Magnets and other components inside iPhone 12 devices could disable pacemakers or implanted cardiac defibrillators, tech giant Apple has warned, po
Magnets and other components inside iPhone 12 devices could disable pacemakers or implanted cardiac defibrillators, tech giant Apple has warned, potentially putting millions of people at risk for dangerous heart complications.
The problem was identified by cardiologists at the Henry Ford Heart & Vascular Institute, who discovered that the batteries inside iPhone 12 devices and MagSafe chargers emit electromagnetic fields that can disable or interfere with implanted defibrillators and pacemakers, the health system announced late Wednesday.
Dr. Gurjit Singh was among the doctors who wrote about the problem in a letter to the editor published in the medical journal HeartRhythm, calling it “an important public health issue concerning the newer-generation iPhone 12, which potentially can inhibit lifesaving therapy in a patient, particularly when the phone is carried in an upper chest pocket.”
The letter to the editor urges medical device manufacturers and doctors to warn patients about the potential risk of using the iPhone 12 and other smart devices.
“The findings got the attention of the FDA (U.S. Food and Drug Administration), which regulates medical devices, the Association for the Advancement of Medical Instrumentation, and most notably, Apple itself, which published a warning on its webpage,” Henry Ford said in a news release.
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Apple recommends that anyone with an implanted cardiac device keep all iPhone 12 products, including the iPhone 12 mini, iPhone 12 Pro, iPhone 12 Pro Max, and MagSafe accessories at least 6 inches away from the device, and at least a foot away if the phone is wirelessly charging.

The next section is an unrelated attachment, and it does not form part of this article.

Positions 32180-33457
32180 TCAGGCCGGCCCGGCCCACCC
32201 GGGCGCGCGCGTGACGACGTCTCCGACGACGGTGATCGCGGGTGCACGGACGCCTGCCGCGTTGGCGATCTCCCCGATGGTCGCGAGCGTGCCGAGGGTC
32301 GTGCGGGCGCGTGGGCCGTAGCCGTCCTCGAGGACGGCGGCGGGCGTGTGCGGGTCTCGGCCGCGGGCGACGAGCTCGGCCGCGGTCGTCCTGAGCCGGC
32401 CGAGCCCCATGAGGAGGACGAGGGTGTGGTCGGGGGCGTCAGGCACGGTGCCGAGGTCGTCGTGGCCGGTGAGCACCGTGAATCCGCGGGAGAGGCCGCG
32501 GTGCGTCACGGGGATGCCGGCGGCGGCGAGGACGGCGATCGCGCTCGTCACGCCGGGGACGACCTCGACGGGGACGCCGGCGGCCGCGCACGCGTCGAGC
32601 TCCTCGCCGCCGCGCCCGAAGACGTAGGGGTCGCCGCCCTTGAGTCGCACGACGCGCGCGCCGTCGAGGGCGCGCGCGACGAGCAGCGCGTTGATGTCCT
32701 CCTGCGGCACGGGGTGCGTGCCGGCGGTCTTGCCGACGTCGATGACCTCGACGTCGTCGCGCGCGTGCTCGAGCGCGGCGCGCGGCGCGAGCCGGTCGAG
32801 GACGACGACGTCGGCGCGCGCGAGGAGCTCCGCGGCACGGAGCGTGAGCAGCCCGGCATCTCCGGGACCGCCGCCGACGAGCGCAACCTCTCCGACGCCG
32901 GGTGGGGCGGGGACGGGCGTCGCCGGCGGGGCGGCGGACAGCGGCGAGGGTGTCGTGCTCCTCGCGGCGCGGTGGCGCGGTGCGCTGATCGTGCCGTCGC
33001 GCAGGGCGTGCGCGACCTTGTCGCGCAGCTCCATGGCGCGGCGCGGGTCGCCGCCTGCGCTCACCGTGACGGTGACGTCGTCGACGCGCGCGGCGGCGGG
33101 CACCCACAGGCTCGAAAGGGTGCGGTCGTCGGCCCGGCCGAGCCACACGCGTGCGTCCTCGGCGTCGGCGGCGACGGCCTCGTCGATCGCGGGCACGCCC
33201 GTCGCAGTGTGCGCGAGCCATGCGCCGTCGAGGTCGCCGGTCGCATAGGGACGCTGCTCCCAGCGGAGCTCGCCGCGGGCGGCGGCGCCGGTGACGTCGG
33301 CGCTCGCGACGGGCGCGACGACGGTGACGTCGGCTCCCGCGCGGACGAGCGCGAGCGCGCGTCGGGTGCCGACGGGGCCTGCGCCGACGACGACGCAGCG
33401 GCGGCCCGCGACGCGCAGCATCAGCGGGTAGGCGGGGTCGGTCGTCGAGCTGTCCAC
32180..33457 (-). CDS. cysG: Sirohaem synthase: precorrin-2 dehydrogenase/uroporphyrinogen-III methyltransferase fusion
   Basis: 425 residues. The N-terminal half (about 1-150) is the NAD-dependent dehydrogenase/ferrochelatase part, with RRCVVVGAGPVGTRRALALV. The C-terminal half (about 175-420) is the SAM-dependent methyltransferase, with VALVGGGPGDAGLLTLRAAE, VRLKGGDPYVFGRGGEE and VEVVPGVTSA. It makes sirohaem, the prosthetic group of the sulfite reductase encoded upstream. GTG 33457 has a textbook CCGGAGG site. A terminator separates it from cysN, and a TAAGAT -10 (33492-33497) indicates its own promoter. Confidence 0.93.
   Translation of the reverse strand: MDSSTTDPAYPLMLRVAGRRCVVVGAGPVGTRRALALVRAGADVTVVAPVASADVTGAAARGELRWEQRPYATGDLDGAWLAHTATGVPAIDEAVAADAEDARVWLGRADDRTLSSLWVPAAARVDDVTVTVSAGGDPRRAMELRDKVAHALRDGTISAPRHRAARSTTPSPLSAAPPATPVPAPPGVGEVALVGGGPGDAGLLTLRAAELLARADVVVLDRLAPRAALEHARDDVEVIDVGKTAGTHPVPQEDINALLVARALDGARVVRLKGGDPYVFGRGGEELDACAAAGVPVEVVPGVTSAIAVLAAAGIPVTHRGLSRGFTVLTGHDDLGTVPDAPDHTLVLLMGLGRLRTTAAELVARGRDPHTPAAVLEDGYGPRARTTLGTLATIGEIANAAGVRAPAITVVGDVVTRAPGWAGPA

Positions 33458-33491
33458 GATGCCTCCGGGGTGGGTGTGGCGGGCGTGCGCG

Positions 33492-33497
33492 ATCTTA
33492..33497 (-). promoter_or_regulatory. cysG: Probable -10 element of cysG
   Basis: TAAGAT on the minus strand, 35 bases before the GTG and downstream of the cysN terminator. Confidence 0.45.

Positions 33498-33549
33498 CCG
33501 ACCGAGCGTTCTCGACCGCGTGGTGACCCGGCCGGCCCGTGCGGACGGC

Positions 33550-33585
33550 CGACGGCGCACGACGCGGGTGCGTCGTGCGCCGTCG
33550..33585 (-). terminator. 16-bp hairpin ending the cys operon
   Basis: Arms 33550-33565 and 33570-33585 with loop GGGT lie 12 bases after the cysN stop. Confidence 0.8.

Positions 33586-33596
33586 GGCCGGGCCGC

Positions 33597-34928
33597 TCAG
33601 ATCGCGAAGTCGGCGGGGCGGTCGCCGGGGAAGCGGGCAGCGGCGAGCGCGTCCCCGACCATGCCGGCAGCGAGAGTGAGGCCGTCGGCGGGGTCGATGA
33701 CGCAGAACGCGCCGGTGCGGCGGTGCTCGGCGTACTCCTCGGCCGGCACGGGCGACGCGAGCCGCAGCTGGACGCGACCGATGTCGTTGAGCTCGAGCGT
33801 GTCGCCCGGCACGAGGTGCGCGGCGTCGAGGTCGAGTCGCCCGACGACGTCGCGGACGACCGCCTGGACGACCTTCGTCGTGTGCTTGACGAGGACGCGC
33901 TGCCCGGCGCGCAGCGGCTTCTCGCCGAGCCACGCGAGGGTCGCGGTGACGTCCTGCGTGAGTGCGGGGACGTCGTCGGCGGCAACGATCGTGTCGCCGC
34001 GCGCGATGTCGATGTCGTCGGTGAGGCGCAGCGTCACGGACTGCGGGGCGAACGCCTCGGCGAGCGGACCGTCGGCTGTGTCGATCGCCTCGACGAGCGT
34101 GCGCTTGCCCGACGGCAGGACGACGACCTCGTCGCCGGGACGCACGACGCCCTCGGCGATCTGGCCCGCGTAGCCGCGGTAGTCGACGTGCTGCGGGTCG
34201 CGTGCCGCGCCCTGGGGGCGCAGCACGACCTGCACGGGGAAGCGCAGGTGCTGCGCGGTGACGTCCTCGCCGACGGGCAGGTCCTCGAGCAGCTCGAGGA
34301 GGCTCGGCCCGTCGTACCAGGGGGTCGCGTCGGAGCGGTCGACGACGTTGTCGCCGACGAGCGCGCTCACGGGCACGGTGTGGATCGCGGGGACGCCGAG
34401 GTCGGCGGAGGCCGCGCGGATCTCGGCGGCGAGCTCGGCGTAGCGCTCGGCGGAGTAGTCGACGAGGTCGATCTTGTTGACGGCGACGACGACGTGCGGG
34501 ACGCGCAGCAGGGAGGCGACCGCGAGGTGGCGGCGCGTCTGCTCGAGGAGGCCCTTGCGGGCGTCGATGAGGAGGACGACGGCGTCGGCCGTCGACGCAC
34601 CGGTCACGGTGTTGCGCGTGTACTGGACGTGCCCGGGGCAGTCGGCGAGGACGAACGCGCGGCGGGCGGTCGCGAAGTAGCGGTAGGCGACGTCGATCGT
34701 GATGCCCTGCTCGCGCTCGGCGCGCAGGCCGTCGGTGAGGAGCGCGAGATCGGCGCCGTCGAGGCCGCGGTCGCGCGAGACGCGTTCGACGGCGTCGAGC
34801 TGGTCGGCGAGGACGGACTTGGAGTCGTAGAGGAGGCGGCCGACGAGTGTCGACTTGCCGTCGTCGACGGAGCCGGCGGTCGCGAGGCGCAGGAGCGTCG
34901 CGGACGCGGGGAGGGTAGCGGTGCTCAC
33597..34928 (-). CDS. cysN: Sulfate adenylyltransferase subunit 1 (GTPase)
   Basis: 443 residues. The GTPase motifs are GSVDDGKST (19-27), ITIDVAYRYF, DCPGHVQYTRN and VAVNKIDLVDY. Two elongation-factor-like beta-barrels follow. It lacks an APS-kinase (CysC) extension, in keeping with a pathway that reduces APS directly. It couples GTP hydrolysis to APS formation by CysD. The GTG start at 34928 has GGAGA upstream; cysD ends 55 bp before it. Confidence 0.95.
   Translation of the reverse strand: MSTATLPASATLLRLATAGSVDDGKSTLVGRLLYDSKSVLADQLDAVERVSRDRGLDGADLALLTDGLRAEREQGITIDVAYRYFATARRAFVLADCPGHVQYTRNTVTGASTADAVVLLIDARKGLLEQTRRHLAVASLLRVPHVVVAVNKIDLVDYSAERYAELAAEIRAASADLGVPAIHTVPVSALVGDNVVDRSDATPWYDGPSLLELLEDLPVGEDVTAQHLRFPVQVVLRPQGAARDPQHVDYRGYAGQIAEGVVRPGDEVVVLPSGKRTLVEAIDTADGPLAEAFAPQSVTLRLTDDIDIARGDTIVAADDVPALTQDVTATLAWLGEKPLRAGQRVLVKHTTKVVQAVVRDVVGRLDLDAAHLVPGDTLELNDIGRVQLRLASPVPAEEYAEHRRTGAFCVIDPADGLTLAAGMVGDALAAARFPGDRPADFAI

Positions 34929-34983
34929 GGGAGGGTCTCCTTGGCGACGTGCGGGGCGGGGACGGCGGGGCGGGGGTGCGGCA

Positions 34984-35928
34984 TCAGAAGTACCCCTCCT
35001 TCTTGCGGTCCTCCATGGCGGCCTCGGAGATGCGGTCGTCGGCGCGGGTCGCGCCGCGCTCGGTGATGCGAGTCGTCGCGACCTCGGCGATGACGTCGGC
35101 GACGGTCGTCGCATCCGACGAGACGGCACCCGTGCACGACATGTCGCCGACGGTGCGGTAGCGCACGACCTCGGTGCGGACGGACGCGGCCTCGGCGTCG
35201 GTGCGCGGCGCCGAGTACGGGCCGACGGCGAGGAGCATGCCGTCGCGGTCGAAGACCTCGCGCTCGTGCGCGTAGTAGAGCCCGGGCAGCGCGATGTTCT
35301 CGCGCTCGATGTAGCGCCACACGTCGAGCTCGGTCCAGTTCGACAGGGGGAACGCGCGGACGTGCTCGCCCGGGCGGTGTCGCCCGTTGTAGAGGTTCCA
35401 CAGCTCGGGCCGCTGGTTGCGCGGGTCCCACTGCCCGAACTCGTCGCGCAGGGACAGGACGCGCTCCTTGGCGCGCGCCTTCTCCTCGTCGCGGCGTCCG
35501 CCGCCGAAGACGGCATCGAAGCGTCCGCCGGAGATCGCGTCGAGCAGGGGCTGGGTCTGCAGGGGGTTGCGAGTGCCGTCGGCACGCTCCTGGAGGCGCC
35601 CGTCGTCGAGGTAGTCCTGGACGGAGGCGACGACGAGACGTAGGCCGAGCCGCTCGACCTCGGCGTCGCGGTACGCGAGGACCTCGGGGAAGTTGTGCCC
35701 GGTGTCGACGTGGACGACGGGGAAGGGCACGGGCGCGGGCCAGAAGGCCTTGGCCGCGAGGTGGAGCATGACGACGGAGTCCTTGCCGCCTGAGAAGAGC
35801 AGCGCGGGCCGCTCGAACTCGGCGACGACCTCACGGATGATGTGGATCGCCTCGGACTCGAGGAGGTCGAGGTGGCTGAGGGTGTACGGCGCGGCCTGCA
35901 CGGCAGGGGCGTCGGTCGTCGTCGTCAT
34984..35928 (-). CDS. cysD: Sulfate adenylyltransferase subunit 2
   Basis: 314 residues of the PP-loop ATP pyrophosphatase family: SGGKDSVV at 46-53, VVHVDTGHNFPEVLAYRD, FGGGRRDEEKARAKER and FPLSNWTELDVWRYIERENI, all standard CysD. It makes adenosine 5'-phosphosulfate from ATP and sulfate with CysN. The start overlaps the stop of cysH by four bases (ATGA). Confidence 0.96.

“Consult your physician and medical device manufacturer for information specific to your medical device and whether you need to maintain a safe distance of separation between your medical device and iPhone or any MagSafe accessories,” Apple warned.
“Manufacturers often provide recommendations on the safe use of their devices around wireless or magnetic products to prevent possible interference. If you suspect iPhone or any MagSafe accessories are interfering with your medical device, stop using your iPhone or MagSafe accessories.”
The Free Press reached out to the FDA and to Apple for comment and will update this story with any response that is received. Henry Ford plans a news conference Thursday to discuss its cardiologists’ findings.
Contact Kristen Shamus: [email protected] or follow her on Twitter @kristenshamus.